Ghosts Weep

In 1646, Xie Qian, a native of Gaoyuan, led a peasant uprising. In June 1647, his force overran Zichuan and set up its base there. The next month, government troops sent to Shandong defeated the uprising. On taking the city, the Qing troops massacred countless people.

During the Xie Qian rebellion, officials’ mansions all became bandits’ lairs. A particularly large number of thieves gathered in the residence of Minister of Education, Wang Qixiang. When the city fell and the troops entered, mopping up the bands of rebels, corpses littered the stairways and blood flowed through the doorways.

     His lordship came to the city, had the corpses removed, the blood washed away, and moved in. Often in broad daylight ghosts would be seen. By night there were will-o’-the-wisps under the beds and ghosts crying in the corners.

     One day, a scholar Wang Haodi lodged at his lordship’s home. At the foot of the bed he heard a small voice continually crying out, “Haodi! Haodi!” The voice gradually got louder, saying, “I died a cruel death!” Weeping followed, coming from every part of the hall.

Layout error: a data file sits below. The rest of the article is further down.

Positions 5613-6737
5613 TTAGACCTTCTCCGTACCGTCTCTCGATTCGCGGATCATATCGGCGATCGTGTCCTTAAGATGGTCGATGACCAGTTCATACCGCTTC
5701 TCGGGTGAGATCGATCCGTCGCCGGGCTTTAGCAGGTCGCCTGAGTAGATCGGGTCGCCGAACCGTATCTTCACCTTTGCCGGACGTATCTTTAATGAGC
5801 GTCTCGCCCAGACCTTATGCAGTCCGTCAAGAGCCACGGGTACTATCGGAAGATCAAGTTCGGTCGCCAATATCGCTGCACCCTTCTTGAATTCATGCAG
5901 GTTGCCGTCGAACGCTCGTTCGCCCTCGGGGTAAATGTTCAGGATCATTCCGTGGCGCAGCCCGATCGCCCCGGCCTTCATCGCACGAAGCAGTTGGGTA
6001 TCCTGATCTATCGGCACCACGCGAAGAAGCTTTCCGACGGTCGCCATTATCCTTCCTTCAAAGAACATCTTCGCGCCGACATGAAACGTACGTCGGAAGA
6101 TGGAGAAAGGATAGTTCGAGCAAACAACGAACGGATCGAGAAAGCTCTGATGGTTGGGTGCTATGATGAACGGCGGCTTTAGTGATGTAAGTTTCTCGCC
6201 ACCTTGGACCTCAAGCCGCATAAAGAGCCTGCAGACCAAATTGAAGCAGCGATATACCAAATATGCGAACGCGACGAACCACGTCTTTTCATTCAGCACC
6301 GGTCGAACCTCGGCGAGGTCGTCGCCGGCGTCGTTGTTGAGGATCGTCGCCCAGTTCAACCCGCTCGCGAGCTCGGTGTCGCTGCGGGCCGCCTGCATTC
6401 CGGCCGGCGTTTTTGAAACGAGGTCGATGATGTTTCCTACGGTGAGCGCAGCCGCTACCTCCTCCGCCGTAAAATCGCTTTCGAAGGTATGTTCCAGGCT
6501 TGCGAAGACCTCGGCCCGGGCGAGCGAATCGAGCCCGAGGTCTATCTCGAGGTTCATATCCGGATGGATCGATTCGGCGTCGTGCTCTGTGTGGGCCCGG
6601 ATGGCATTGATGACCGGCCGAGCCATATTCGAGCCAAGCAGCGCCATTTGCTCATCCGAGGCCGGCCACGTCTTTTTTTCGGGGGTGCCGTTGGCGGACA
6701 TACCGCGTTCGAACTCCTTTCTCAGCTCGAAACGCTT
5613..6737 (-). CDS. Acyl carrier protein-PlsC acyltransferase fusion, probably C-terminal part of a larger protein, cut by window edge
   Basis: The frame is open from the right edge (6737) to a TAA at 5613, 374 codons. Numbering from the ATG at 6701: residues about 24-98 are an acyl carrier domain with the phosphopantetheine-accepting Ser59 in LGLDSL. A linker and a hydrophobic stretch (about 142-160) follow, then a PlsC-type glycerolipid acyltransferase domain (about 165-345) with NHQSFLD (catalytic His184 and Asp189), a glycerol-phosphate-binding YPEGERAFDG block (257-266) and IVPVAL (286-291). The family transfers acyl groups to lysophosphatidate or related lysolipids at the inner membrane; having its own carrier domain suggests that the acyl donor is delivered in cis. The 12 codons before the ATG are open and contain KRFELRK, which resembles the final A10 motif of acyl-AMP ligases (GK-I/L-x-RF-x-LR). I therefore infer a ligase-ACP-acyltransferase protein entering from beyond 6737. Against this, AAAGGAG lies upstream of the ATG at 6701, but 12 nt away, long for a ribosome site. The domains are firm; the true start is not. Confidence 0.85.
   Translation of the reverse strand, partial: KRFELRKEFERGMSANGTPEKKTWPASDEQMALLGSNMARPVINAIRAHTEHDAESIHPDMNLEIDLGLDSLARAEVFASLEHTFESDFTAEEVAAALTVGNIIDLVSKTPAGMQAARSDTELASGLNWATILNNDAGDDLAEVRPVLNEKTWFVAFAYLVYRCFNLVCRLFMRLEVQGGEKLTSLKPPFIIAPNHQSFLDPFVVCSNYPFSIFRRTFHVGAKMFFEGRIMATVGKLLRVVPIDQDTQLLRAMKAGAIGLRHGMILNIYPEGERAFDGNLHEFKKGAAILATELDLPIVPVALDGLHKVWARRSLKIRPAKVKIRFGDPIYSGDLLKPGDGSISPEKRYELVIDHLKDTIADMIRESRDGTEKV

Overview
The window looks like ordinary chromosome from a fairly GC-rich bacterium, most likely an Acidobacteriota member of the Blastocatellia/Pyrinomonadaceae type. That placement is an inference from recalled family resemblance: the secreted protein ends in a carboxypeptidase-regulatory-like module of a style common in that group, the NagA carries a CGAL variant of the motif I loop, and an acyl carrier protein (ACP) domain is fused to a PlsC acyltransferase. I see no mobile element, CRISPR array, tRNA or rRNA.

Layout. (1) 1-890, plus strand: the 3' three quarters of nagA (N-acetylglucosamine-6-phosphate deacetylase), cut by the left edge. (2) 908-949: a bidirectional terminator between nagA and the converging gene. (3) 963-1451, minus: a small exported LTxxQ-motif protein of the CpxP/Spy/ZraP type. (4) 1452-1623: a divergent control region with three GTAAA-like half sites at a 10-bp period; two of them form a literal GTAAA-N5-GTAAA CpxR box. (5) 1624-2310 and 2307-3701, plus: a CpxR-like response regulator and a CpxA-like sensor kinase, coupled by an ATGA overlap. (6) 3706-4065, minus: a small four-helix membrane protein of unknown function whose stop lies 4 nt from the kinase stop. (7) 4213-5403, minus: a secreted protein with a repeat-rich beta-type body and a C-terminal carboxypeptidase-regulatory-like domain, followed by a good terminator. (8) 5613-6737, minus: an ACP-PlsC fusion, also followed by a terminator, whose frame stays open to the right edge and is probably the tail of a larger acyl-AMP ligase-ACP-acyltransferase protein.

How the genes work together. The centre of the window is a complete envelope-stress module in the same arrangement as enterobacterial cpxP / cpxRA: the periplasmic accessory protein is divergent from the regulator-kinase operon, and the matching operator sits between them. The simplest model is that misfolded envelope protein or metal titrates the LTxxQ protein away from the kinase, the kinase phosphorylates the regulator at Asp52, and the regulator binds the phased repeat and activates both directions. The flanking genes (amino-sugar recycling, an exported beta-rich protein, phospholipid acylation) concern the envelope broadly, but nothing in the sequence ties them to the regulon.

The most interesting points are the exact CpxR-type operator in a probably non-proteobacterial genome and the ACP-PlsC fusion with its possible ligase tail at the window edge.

His lordship heard and came in, holding a sword. In a loud voice, he said, “Don’t you know I’m Minister of Education Wang?”

     All they could hear were hundreds of voices tittering, laughing through the nose. So his lordship set up ceremonial altars and asked Buddhist monks and Taoists to redeem their lost souls. That night he scattered rice for the ghosts and will-o’-the-wisps appeared everywhere, twinkling away.

     Prior to this, a gatekeeper named Wang had been critically ill and had lapsed into a coma for several days. That night, he suddenly stretched and came round. His wife brought in some food. Wang said, “I don’t know why but just now the master handed out rice in the hall and I followed the crowd to eat. As soon as it was finished I came back, so I’m not hungry.”

     From then on the ghosts and apparitions stopped. Aren't gongs and cymbals, bells and drums, food offerings and recitations indeed effective?

 

The Cryptohistorian says: Only virtue can subdue evil spirits. At the time the city fell, Lord Wang really wielded great power and influence and all those who heard his voice would tremble. But the ghosts still derided him. Do you suppose the ghosts could foresee he wouldn’t come to a good end? I’d like to universally inform all the high and mighty: just as wearing a human face can’t frighten ghosts, so I hope they won’t put on ghost faces to frighten the people!